The Metamorphosis and Other Stories, Franz Kafka6
Although I’d read many of these stories years before, I returned to them in preparation for my first appearance on the Art of Darkness podcast, discussing Kafka with Brad and Kevin.
In a now-famous 2021 tweet, Richard Dawkins asked why Kafka’s The Metamorphosis is considered a major work of literature. For Dawkins, the story of Gregor Samsa’s unlikely transformation into a ‘monstrous vermin’ (the most literal translation) is an illogical and pointless fable. The famously godless biologist was much mocked for this opinion, perhaps unfairly—Kafka’s tale is, after all, clearly absurd and senseless by traditional literary standards. According to Shane Weller’s Modernism and Nihilism7, Kafka has long been recognised as a key figure of not only literary modernism, but also literary nihilism. Is then The Metamorphosis, perhaps Kafka’s most famous fiction, a nihilist work? While the story is concerned with existential nihilism (the view that life and the cosmos have no meaning), I would argue it does not unambiguously affirm such a nihilism. But neither does it exactly disaffirm.
Throughout his body of work, Kafka not only wrestles with, but also plays with, the absurd—that concept which was named and defined by Camus in the early 1940s but is encountered in various forms all throughout modern literature, stretching back even to Shakespeare’s Macbeth. According to Camus, the absurd is not timeless and ‘objective’; it is rather something modern man has come to experience as a dominant feature of his existence. The absurd, then, like its close cousin alienation, is tied to the experience of modernity—for good or ill.
The absurd can be experienced positively, as freedom from necessity and meaning, or negatively, oppressively, as in the case of Samsa and most of Camus’s heroes. Yet even the strange, tragic story of Gregor Samsa evokes in us, alongside horror, an undeniable sense of wonder, much like Lovecraft’s bizarre and uncommonly imaginative tales.
To return to Dawkins’s question. Why is The Metamorphosis important? For me it’s because of a very modernist incongruence that the story exemplfies, one between yay-saying form and nay-saying content. Kafka tells Samsa’s pitiful story with exceptional care, great attention to detail, and obvious passion, and for me it’s this decidely un-nihilistic level of artistic commitment contrasted with the story’s total absurdity, the lack of both an explanation for the protagonist’s transformation and of any discernible life-affirming message, that makes The Metamorphosis so resonant and so fascinating.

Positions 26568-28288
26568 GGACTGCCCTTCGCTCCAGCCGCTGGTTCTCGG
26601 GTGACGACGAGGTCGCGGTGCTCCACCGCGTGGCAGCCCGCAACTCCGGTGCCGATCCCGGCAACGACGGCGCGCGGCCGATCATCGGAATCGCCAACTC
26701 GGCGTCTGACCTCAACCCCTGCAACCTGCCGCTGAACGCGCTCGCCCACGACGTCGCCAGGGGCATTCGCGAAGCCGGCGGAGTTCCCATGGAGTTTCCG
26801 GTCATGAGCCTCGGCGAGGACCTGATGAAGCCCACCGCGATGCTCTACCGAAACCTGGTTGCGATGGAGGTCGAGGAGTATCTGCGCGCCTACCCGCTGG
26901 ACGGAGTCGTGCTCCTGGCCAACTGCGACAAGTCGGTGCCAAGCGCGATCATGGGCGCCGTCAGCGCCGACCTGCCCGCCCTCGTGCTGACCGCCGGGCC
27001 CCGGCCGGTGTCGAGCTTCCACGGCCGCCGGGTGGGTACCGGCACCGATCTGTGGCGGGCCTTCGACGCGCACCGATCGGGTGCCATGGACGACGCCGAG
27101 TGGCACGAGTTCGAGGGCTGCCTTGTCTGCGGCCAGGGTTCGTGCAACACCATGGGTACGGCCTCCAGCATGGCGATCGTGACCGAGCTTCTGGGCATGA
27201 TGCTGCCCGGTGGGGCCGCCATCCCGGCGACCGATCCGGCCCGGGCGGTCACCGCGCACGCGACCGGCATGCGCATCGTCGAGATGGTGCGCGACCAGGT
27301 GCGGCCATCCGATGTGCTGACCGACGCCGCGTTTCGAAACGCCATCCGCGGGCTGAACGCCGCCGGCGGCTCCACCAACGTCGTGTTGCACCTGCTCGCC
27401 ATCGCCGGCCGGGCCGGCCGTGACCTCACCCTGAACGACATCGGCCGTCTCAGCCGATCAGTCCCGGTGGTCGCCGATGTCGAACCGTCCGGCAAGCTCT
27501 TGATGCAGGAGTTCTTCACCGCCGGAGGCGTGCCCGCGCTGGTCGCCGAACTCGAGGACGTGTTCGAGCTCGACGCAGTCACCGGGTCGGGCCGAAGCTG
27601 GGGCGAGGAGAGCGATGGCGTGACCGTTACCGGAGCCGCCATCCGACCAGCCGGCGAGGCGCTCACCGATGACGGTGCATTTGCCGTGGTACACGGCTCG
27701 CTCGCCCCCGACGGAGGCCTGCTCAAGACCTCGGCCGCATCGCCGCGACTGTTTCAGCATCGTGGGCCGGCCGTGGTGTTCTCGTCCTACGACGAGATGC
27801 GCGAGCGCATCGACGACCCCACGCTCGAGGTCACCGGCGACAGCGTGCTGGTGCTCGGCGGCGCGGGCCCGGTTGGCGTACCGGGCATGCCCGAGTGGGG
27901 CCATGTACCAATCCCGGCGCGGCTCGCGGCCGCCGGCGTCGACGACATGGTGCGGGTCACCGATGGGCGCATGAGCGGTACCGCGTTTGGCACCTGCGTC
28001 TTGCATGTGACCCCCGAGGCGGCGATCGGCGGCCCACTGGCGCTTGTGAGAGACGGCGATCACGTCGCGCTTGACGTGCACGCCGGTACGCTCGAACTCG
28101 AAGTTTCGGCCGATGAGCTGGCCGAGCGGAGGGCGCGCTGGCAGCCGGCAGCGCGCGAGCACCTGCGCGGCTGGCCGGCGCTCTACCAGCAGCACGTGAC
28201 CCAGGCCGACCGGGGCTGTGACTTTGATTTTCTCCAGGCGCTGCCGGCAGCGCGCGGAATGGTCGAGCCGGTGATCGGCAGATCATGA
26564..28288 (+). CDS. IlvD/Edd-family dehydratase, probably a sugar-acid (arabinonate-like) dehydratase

Millennium People, J.G. Ballard8
Another important Ballard novel I hadn’t read. Like Empire of the Sun, I tackled this one in preparation for the podcast with @AldousAsterion. Millennium People, published in 2003, was the author’s penultimate novel. It’s a satirical and often funny account of a middle-class rebellion that begins in the fictional London estate of Chelsea Mariner. This novel is especially interesting as one of two detailed portraits of Blair’s Britain that JGB produced (the other being his final novel, 2006’s Kingdom Come9). Millennium’s bourgeois revolutionaries are vaguely left-wing, but the sort of ecological and social justice issues you might expect to comprise their agenda don’t figure much. What really angers them is, firstly, the ongoing squeeze on living standards that’s leading to the proletarianisation of the middle class (the novel is impressively prophetic here). And secondly, the growing meaninglessness of their lives. The novel’s protagonist is David Markham, a psychologist recruited by the police to infiltrate the militant group. Once ‘inserted’, he comes under the influence of paediatrician Richard Gould, the rebels’ leader. Like most if not all of the charismatic and visionary psychopaths that pepper Ballard’s fiction, Gould believes transcendence, the ascension to a richer, more meaningful existence, can be achieved through radicalism, transgression and violence. The Chelsea set terrorists thus engage in such actions as bombing the Tate Modern (at night, hoping to avoid bloodshed), an institution they identify as part of the ideological apparatus that keeps the British middle class docile and obedient.
Come Ballard’s late period, the theoretical underpinnings of the novels clearly undergo some change: the blend of Freud and Darwin that informs the earlier works gives way to a rather different mix: Darwin remains a key influence, but Freud appears to bow out, and there’s no longer much mention of the unconscious. Ballard’s imagery becomes less oneiric, less reminiscent of the paintings of Dali, Ernst et al. In short, the novels are more realistic, more rooted in social reality, while still unmistakably Ballardian—it’s a surrealism of gated communities and business parks as opposed to one of desertified future worlds and Conradian lagoons. We know from the interviews that during this period Ballard was a keen, though not uncritical reader of American urbanist Mike Davis, most famous for 1990’s City of Quartz10, a compelling Marxian history of Los Angeles. Early-2000s JGB was also an advocate for socialism—a major shift from the libertarianism he professed during the Thatcher era. The late novels correspondingly reveal a special fascination for economics and for what I half-jokingly call phynance (an Alfred Jarryism—phynance is something King Ubu concerns himself with, though inexpertly).